Top 9 Herbal Hazards in Anesthesia

Abstract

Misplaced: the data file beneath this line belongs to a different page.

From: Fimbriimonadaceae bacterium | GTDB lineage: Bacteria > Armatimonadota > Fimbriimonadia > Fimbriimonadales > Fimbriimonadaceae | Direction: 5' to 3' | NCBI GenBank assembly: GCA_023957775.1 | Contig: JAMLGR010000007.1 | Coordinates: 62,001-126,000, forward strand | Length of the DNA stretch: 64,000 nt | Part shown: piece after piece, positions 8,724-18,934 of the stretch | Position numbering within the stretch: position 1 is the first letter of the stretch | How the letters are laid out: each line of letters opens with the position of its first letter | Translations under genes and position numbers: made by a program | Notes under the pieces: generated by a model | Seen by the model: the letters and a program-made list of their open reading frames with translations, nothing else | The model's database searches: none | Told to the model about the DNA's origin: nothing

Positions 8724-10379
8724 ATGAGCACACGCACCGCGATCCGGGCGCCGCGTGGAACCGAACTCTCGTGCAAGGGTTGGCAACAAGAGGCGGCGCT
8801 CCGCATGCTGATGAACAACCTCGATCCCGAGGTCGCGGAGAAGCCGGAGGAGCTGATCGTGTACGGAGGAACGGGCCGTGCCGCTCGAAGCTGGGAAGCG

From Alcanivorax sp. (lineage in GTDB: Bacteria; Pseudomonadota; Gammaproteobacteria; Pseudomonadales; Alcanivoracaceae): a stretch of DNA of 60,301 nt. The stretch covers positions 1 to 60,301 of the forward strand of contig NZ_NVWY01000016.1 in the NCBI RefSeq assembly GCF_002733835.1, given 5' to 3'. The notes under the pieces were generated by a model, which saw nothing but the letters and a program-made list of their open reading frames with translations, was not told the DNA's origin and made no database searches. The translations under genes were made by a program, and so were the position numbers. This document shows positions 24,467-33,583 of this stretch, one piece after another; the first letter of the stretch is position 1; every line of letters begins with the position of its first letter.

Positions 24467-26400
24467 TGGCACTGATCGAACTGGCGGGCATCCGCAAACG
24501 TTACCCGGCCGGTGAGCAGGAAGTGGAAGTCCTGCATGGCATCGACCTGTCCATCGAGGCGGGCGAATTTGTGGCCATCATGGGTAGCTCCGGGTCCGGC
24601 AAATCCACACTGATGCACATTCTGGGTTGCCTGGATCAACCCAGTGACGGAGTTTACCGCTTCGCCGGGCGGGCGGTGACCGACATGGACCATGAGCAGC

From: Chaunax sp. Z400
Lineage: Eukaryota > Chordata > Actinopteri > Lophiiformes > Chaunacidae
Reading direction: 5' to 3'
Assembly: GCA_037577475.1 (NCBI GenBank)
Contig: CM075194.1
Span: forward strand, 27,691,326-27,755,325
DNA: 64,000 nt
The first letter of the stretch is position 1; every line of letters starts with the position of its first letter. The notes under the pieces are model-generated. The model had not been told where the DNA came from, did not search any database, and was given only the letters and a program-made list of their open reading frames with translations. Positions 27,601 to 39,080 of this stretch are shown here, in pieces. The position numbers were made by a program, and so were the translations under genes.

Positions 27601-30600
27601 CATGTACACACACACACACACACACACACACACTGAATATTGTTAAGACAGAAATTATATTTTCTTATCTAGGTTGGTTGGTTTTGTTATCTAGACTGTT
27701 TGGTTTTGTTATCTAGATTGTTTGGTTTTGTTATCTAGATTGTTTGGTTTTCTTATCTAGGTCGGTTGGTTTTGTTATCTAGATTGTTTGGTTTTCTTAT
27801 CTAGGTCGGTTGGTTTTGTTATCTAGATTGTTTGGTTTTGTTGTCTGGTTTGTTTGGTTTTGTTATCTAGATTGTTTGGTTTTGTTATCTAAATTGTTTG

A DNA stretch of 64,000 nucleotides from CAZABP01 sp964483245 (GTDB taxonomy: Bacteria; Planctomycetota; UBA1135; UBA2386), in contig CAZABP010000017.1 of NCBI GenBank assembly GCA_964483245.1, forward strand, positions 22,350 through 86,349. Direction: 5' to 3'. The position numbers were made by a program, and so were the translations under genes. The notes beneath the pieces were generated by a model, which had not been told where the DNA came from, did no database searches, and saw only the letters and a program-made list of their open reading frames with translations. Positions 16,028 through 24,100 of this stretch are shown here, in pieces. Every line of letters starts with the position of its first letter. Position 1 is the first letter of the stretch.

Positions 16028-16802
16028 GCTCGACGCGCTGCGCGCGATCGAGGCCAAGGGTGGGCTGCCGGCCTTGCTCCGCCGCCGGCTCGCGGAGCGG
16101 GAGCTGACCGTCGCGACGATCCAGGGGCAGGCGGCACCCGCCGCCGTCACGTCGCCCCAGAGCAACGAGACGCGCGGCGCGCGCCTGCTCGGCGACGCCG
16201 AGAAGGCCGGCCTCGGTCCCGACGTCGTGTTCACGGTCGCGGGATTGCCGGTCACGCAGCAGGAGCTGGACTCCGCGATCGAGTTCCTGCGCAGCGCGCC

Herbs are products made from plants used to treat disease or improve quality of life. Herbal supplements have been used for centuries, but their use in western and eastern societies is increasing. Herbal products have intrinsic pharmacological activity and side effects that when combined with medications can have severe adverse effects. It is estimated that as much as 20% of the population in the United States consumes herbal supplements, and 70% of those taking herbal supplements fail to tell their physicians (Ruiz & Maldonado, 2014). With the increasing use of herbal supplements and patients’ failure to mention them to providers, there is a definite need to ask patients pre-operatively for their use of supplements to prevent potential adverse events. Due to the lack of research, the American Society of Anesthesiologists has determined that there is insufficient data to provide exact dosage recommendations for individual herbs; therefore, we have reviewed the literature to examine the safety, pharmacodynamics, and pharmacokinetics of the top nine herbs most frequently seen among patients.
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